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Do you know someone who believes in QAnon? Are you afraid of QAnon? Have you been wondering where it comes from and what it even means?
Join us as today’s guest explains how seemingly normal, intelligent, sane people believe in lizard people, pedophile cabals, and micro-chipped trackers delivered via vaccines.
Sophia Moskalenko is a social and clinical psychologist studying mass identity and conspiracy theories at the Georgia State University’s Evidence-Based Cyber Security group. Dr. Moskalenko’s research on psychology of radicalization and terrorism has been presented in scientific conferences, government briefings, radio broadcasts and international television newscasts. As a research fellow at the National Consortium for the Study of Terrorism and Responses to Terrorism (NC-START) she has led research projects commissioned by the Department of Defense, Department of Energy, Department of Homeland Security, and Department of State. She has written several books, including award-winning “Friction: How conflict radicalizes them and us,” “The Marvel of Martyrdom: The power of self-sacrifice in the selfish world,” and “Pastels and Pedophiles: Inside the mind of QAnon.”
Gabe Howard is an award-winning writer and speaker who lives with bipolar disorder. He is the author of the popular book, “Mental Illness is an Asshole and other Observations,” available from Amazon; signed copies are also available directly from the author.
To learn more about Gabe, please visit his website, gabehoward.com.
Producer’s Note: Please be mindful that this transcript has been computer generated and therefore may contain inaccuracies and grammar errors. Thank you.
Announcer: You’re listening to Inside Mental Health: A Psych Central Podcast where experts share experiences and the latest thinking on mental health and psychology. Here’s your host, Gabe Howard.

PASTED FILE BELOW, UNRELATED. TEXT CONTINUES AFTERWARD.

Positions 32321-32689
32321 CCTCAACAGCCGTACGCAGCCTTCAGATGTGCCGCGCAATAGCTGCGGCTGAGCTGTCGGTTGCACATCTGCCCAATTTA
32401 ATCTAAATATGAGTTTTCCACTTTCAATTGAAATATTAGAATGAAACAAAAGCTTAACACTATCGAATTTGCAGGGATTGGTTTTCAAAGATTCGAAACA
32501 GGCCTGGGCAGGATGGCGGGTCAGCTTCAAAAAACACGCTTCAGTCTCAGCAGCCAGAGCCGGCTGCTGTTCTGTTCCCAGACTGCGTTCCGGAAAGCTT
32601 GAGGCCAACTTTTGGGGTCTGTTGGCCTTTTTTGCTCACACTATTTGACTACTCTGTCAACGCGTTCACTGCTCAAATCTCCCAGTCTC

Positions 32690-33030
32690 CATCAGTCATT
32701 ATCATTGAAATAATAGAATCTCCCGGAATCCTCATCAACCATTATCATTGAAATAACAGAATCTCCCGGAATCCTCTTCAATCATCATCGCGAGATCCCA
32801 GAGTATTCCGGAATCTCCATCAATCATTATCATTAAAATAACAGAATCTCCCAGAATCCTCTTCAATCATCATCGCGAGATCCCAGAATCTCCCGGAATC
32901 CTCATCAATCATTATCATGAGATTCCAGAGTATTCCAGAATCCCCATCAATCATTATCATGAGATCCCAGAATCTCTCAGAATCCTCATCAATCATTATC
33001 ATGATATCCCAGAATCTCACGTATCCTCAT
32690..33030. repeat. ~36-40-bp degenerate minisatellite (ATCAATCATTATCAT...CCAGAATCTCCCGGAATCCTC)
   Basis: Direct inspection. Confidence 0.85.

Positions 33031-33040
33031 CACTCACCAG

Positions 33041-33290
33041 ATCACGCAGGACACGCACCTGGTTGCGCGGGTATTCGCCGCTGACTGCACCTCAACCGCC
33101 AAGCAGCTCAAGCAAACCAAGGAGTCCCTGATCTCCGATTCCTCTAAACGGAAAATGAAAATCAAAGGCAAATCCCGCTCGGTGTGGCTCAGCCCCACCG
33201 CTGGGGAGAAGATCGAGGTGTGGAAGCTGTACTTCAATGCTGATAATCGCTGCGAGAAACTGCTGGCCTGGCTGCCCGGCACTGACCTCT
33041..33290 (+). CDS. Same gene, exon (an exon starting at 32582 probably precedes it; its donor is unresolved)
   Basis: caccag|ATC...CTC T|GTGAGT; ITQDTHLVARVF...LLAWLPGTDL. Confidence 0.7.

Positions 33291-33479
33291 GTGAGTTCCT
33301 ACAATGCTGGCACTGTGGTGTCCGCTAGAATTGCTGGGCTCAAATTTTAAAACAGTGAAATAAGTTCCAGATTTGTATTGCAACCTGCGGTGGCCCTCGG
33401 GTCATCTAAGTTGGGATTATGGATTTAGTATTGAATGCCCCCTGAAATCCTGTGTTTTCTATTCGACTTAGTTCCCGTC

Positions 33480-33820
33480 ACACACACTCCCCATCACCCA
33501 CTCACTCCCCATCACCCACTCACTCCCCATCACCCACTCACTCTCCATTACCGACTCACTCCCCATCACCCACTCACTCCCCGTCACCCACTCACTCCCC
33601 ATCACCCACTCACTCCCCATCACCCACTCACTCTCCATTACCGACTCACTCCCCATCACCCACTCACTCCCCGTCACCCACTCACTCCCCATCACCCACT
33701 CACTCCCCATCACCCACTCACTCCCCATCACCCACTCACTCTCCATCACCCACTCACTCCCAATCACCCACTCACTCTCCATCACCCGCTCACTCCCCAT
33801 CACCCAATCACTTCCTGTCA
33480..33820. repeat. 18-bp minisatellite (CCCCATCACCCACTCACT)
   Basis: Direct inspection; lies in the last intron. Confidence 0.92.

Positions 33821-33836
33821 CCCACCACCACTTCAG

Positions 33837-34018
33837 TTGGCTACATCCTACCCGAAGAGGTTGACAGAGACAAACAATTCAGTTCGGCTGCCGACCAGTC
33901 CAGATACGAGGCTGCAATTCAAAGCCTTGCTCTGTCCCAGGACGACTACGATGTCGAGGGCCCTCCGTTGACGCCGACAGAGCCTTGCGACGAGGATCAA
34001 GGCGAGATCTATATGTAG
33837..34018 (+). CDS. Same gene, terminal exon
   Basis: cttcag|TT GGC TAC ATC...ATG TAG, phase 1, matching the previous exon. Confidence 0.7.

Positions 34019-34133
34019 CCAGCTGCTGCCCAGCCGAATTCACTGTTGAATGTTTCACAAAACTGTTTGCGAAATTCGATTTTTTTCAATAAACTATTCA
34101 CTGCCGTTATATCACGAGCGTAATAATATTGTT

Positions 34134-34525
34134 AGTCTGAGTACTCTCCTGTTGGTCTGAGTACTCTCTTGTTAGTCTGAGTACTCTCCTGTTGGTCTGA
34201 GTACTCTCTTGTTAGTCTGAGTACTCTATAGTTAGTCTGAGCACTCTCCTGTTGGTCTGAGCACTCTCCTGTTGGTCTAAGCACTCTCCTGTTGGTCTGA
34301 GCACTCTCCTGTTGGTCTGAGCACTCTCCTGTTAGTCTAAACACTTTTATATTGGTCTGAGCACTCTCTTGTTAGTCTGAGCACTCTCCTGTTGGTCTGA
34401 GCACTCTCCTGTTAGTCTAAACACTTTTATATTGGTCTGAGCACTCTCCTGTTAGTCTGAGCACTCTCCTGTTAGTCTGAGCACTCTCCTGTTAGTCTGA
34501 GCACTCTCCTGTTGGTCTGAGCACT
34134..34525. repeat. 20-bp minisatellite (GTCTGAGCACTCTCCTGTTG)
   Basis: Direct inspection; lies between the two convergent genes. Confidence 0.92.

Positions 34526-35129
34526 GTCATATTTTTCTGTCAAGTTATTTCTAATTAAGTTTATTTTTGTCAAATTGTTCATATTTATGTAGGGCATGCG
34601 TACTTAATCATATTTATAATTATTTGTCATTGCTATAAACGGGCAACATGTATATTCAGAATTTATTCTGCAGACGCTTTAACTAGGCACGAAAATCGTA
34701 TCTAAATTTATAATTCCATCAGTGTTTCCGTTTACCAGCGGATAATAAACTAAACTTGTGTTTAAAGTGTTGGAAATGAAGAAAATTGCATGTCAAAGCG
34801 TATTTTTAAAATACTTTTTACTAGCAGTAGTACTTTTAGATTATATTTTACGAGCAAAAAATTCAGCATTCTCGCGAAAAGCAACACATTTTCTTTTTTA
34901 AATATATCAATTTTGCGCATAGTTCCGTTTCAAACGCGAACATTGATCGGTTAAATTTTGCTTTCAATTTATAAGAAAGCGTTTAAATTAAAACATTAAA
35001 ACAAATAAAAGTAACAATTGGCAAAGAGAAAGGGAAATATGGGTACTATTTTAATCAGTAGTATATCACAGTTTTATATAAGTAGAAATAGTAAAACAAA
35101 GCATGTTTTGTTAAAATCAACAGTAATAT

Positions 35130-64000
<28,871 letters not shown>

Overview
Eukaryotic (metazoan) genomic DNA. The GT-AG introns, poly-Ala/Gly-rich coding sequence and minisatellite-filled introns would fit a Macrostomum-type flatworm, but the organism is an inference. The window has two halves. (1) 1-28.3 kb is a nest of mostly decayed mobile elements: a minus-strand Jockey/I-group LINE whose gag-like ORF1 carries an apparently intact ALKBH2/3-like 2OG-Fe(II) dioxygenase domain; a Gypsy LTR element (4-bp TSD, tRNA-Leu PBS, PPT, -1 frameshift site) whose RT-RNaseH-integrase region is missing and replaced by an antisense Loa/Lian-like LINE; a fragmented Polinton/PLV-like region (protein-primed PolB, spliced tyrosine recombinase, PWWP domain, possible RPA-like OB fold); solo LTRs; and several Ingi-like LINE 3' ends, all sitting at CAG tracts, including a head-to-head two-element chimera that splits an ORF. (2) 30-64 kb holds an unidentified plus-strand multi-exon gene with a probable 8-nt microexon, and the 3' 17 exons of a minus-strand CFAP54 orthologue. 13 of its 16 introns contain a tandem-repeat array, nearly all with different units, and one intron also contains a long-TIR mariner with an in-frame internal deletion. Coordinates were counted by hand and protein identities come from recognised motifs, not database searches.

Gabe Howard: I’m your host, Gabe Howard, and I want to quickly thank our sponsor, Better Help. You can grab a week free by visiting BetterHelp.com/PsychCentral. Calling in to our show today. We have Sophia Moskalenko. Dr. Moskalenko is a social and clinical psychologist studying mass identity and conspiracy theories at the Georgia State University’s Evidence-Based Cybersecurity Group. She is also the author of Pastels and Pedophiles: Inside the Mind of QAnon. Dr. Moskalenko, welcome to the show.
Sophia Moskalenko, Ph.D.: Thank you so much for having me.
Gabe Howard: The QAnon conspiracy is everywhere. We’ve heard it from the Senate floor, from the presidential pulpit, for Pete’s sake. It’s literally been mentioned at the highest levels of government all the way down to seedy social media platform chat rooms. But what exactly is it? What is QAnon?
Sophia Moskalenko, Ph.D.: QAnon is a baseless and debunked conspiracy theory, or rather it’s a whole lot of different conspiracy theories under one umbrella, and they range from things like flat earth and lizard people, the idea that there are these lizard human hybrids living among us to the belief that a Satan worshiping cabal of pedophiles has taken over the control of the American government and the media. It, of course, also includes all kinds of beliefs about the COVID virus and the vaccine being either poison or something that can turn your child into LGBTQ or something that carries a micro tracking device. So there are all kinds of different conspiracy theories that all fall under the QAnon umbrella. It’s really like an Amazon of conspiracy theories. There’s something there for everyone.
Gabe Howard: When I first heard about QAnon, I thought it was a group. Is it a structured group? Is there a leadership, a membership? Can you join it or is it literally just a collection of nonsense?
Sophia Moskalenko, Ph.D.: Right. There is no leadership to speak of. Initially, QAnon begun with these “Q drops,” these cryptic pieces of information that appeared on Chans, this like lesser used social media sites that people interpreted as though they were puzzles. And there’s a lot of controversy about who the poster was for these original Q drops, who the Q so to speak was, that HBO did a documentary. And at the end, they couldn’t really say definitively, but they thought it probably was more than one person posting. By today, QAnon following counts in tens of millions in the US alone, and it has spread around the world to dozens of countries. It’s a very loose following. It’s not like there are weekly meetings or there are some check points you need to pass in order to get to the QAnon Shangri-La. You too can go online and check out the influencers who spread QAnon content and click by click, you will end up down the rabbit hole, as they call it, where all kinds of theories are formulated and augmented and discussed about how the world really, really works. What are the secret ins and outs of how the economy is controlled and who runs the world government and who are in the cabal and so on.